Mele questions the prevalence and ontological status of strong forms of self-deception, as well as our attempt at experimental demonstration. Without validated indicators outside laboratory contexts, statements about prevalence are purely speculative. Conceptualizing self-deception without positing the motivated lack of awareness of a contradictory belief is unsatisfactory in dealing with issues of “agency,” that is, how can we stop the processing of threatening information unless we recognize that the information is threatening?
Hamilton-Jacobi theory is applied to find appropriate canonical transformations for the calculation of the phase-space path integrals of the relativistic particle equations. Hence, canonical transformations and Hamilton-Jacobi theory are also introduced into relativistic quantum mechanics. Moreover, from the classical physics viewpoint, it is very interesting to find and to solve the Hamilton-Jacobi equations for the relativistic particle equations.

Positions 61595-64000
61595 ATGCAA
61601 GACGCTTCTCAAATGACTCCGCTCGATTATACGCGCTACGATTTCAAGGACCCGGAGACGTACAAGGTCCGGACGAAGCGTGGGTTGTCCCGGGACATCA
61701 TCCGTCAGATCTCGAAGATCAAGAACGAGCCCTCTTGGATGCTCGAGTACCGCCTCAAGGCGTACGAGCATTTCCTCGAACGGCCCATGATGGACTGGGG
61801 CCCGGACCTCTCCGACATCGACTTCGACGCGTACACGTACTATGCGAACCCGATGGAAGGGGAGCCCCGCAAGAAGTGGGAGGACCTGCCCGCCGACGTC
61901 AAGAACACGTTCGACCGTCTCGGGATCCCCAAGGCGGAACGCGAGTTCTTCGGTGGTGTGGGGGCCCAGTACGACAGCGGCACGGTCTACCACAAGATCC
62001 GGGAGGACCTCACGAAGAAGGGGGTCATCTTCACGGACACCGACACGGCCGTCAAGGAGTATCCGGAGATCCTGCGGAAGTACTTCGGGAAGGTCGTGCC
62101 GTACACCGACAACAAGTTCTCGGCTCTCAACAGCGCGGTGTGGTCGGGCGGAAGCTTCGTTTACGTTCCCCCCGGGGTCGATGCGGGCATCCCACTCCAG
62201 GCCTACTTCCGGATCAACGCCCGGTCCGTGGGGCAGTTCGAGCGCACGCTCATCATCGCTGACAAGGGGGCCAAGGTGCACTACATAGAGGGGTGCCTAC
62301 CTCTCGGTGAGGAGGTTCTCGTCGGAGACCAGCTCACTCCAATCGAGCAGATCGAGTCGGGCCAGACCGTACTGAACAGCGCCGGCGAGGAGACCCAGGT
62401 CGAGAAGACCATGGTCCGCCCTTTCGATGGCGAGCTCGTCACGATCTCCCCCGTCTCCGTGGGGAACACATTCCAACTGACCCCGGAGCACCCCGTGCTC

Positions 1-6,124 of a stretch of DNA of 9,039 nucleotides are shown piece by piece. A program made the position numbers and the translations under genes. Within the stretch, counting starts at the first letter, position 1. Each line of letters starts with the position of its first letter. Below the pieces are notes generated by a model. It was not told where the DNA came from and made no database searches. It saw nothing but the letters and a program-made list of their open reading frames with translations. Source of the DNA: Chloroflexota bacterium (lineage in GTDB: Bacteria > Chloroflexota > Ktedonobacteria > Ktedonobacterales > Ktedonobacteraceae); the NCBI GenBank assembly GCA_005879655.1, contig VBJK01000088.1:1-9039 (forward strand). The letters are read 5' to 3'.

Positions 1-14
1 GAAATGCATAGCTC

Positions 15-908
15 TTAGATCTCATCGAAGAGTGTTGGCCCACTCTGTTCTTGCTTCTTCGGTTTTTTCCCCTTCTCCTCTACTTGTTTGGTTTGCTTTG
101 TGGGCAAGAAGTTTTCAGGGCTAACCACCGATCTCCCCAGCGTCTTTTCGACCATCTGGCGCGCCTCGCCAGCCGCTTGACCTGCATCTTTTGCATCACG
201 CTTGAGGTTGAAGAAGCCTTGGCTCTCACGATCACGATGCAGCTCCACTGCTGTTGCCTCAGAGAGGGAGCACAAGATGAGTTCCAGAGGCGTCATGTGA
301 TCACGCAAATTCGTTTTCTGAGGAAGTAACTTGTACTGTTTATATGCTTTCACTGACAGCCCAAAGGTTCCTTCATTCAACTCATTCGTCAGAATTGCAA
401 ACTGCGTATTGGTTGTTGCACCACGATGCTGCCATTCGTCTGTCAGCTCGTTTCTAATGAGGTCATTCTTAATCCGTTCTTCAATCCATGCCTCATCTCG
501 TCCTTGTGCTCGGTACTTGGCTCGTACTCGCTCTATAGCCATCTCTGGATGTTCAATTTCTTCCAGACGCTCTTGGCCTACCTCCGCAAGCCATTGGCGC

Humans communicate emotion vocally by modulating acoustic cues such as pitch, intensity and voice quality. Research has documented how the relative presence or absence of such cues alters the likelihood of perceiving an emotion, but the neural underpinnings of acoustic cue-dependent emotion perception remain obscure. Using functional magnetic resonance imaging in 20 subjects we examined a reciprocal circuit consisting of superior temporal cortex, amygdala and inferior frontal gyrus that may underlie affective prosodic comprehension. Results showed that increased saliency of emotion-specific (...) acoustic cues was associated with increased activation in superior temporal cortex (planum temporale (PT), posterior superior temporal gyrus (pSTG), and posterior superior middle gyrus (pMTG)) and amygdala, whereas decreased saliency of acoustic cues was associated with increased inferior frontal activity and temporo-frontal connectivity. These results suggest that sensory-integrative processing is facilitated when the acoustic signal is rich in affective information, yielding increased activation in temporal cortex and amygdala. Conversely, when the acoustic signal is ambiguous, greater evaluative processes are recruited, increasing activation in inferior frontal gyrus (IFG) and IFG STG connectivity. Auditory regions may thus integrate acoustic information with amygdala input to form emotion-specific representations, which are evaluated within inferior frontal regions. (shrink)